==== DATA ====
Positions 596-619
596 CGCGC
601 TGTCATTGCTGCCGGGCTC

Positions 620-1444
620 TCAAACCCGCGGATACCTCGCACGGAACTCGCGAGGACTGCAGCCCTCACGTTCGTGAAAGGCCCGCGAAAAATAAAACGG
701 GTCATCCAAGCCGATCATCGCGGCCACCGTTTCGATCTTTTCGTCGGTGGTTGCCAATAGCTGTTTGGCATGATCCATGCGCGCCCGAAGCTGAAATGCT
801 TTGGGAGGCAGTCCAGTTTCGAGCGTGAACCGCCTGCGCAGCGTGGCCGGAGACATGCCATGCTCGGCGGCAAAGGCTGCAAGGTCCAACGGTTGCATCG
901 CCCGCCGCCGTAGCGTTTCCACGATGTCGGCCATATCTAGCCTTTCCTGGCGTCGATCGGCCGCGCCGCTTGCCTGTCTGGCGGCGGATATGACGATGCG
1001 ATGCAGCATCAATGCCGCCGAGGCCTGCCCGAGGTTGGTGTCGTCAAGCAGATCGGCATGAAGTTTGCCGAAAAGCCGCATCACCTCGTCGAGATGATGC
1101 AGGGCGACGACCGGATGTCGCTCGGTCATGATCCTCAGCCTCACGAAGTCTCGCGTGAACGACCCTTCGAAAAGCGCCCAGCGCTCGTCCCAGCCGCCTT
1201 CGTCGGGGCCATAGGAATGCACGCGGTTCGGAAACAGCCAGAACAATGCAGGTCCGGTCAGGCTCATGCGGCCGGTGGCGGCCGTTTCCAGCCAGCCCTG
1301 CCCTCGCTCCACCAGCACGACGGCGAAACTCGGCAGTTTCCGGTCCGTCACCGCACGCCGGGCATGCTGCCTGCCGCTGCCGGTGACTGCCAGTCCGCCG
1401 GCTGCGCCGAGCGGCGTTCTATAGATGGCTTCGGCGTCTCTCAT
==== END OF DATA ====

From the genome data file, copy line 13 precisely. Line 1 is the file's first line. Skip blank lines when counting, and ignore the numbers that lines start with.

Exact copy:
1401 GCTGCGCCGAGCGGCGTTCTATAGATGGCTTCGGCGTCTCTCAT